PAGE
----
Updated on May 19, 2015
43. ‘Miss Peregrine’s Home for Peculiar Children’ by Ransom Riggs
I first heard about Miss Peregrine’s Home for Peculiar Children on the vlogbrothers’ YouTube channel, when John Green – best-selling author of The Fault in Our Stars – talked about his friend Ransom’s newly published novel. (Incidentally, TFiOS is the first book I ever reviewed on this blog!)
Although the book intrigued me at the time, I never did anything about it. Fast forward a couple of years and a friend recommended a rather strange book that I just had to read. It was, of course, Miss Peregrine. I love how some books can kind of dip in and out of your life before you even touch a copy for the first time.
This book tells the story of a boy called Jacob, who grew up listening to his grandfather’s strange stories about the orphanage where he used to live. The children there all had mysterious magical powers, and they lived in isolation on an island in Wales, watched over by the schoolmistress, Miss Peregrine.
Of course, Jacob outgrows his grandfather’s stories, but when he one day finds the old man dead in the woods behind his house – and sees something peculiar in the trees – he begins to think that maybe there’s some truth to the fairytales he grew up with.
The book is based on a very interesting idea. Riggs is a film-maker as well as a writer, and he also enjoys collecting old photographs. The story of Miss Peregrine is built around some of these photographs: he has constructed a narrative based on the weird photos that he collected.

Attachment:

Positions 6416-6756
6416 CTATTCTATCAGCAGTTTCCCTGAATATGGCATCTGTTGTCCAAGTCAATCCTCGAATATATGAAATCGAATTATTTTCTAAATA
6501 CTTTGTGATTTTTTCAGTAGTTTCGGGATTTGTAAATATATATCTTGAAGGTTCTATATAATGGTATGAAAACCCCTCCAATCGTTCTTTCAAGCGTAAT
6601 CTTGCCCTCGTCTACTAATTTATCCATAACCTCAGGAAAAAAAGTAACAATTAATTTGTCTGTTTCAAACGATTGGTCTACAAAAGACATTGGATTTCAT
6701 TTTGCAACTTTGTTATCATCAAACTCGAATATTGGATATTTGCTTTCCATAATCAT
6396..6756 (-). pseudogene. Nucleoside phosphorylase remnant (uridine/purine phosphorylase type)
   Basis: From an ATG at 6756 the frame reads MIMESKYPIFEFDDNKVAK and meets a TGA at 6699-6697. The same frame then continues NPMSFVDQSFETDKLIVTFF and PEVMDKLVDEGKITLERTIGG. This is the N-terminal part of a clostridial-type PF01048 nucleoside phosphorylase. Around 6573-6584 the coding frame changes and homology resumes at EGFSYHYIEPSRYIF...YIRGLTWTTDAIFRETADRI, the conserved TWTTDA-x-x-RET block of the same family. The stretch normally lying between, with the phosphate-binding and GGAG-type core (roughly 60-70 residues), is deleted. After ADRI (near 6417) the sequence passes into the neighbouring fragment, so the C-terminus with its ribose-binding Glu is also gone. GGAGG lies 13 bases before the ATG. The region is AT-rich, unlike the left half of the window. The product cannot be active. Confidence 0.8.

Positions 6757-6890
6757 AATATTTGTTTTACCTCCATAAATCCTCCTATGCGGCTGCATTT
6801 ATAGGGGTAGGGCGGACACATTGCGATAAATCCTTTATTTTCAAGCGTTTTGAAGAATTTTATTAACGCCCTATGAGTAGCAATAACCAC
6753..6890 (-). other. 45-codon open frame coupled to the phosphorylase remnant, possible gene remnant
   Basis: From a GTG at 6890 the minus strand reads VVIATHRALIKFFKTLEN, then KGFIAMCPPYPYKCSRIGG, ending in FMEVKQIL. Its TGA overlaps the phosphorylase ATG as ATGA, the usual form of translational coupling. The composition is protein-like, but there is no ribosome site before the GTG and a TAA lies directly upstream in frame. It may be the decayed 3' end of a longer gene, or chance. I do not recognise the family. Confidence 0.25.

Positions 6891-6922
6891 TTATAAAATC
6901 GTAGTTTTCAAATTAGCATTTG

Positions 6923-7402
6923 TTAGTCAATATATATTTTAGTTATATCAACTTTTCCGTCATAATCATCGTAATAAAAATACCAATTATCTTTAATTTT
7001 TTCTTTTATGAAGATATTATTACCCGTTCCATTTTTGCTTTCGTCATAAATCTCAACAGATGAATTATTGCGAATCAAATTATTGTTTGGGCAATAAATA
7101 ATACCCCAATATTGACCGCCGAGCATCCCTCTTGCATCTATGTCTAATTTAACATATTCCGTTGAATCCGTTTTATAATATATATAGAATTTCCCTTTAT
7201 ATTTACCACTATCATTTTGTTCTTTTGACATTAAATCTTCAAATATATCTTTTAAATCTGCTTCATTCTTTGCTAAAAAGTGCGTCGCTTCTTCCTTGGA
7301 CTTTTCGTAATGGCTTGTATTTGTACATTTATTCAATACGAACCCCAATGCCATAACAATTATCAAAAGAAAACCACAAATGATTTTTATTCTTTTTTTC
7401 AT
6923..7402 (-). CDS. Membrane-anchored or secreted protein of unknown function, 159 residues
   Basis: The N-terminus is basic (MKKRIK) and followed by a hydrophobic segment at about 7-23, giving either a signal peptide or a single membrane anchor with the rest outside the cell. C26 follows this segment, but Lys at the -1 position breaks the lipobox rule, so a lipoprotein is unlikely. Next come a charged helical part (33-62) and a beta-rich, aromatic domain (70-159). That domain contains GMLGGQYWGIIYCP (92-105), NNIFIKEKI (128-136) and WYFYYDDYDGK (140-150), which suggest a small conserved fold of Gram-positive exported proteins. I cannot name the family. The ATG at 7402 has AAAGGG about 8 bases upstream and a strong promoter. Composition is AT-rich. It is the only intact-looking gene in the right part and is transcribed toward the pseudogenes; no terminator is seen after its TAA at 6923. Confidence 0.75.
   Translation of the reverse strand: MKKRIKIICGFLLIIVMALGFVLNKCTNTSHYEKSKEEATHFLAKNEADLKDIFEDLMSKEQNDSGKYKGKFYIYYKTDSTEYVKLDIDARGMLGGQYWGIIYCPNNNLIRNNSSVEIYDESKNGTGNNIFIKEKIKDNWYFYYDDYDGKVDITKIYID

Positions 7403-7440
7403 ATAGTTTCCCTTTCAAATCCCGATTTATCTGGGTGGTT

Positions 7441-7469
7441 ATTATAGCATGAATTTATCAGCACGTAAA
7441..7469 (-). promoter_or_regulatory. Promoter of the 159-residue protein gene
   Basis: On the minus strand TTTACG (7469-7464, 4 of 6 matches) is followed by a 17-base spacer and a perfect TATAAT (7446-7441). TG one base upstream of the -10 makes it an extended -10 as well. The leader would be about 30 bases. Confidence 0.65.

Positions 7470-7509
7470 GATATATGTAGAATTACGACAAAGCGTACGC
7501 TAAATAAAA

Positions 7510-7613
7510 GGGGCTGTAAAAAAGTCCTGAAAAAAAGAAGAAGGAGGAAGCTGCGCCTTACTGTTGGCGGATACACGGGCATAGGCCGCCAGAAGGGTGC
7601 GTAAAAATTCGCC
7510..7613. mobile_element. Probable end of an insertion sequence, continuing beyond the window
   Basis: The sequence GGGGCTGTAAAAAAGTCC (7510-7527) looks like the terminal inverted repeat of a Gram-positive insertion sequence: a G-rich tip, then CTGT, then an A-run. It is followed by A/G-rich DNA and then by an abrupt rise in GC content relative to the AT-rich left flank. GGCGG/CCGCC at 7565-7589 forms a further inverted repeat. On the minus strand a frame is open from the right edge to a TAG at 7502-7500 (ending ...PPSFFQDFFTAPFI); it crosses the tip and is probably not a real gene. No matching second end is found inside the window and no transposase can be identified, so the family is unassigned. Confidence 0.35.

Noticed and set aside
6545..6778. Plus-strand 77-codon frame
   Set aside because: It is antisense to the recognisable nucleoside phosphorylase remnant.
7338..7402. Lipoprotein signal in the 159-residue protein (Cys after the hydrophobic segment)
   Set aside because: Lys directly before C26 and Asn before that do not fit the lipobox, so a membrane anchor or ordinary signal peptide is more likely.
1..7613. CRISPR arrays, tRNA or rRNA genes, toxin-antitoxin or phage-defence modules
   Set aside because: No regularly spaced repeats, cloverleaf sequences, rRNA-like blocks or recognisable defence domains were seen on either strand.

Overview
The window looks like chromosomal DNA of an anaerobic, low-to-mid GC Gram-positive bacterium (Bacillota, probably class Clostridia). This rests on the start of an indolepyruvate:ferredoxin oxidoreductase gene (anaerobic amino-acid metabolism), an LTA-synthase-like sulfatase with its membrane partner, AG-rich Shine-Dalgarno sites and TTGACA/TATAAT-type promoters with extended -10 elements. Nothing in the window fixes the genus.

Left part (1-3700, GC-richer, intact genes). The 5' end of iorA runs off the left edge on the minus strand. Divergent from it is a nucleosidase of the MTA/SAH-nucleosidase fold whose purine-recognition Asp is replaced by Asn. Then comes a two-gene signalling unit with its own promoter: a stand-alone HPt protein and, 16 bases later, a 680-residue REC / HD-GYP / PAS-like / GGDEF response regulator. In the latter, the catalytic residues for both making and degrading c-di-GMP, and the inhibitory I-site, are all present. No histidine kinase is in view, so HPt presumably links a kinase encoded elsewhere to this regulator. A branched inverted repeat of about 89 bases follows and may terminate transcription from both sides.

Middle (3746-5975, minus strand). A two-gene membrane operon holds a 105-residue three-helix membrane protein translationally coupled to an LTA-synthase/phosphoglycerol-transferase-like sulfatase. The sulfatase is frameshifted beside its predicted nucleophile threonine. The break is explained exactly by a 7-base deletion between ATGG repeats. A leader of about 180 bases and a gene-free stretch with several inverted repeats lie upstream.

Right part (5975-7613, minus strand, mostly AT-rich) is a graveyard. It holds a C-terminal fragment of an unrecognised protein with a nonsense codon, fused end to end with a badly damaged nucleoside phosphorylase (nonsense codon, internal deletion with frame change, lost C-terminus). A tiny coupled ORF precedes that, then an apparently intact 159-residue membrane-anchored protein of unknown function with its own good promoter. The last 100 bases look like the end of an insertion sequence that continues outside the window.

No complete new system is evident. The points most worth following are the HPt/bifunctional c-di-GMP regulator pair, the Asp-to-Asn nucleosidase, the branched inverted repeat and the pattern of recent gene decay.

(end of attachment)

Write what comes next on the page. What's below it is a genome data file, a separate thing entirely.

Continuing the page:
I think it’s a concept that, for the most part works really well, although it does fall down in places. Sometimes it’s just too obvious that Riggs has forced in a character or a plot point, just to make use of the photographs. Of course, I love the idea that the images are ‘real’ (obviously some editing has taken place in some of them) and Riggs does a great job of building his story, but just occasionally I felt that the artifice took me out of the world of the book.
I also wasn’t terribly keen on how the parents were dealt with in the novel, especially Jacob’s dad. Jacob travels to the Welsh island with his father to find out more about the strange orphanage, but he ends up going off exploring all the time and leaving his dad alone, often going out for hours and returning in the middle of the night. Inexplicably, the father seems fine with this, and doesn’t seem to mind that his (potentially disturbed) son just disappears for hours on end.
I did enjoy the ending, the last couple of hundred pages. The final section really picks up the pace, knitting together all the things we’ve learned about the peculiar children and their strange existence up until this point. It’s a pretty dramatic finale and it leaves the story open for the sequel, Hollow City, which was released this year. I think Miss Peregrine is well worth a read for its unusual structure and the weird-as-all-hell photographs.
“Now I had acute stress and nightmares and was sitting alone in a falling-down house and crying hot, stupid tears all over my shirt. All because of a seventy-year-old hurt that had somehow been passed down to me like some poisonous heirloom.”
If you liked my review, why not read the book and let me know what you think?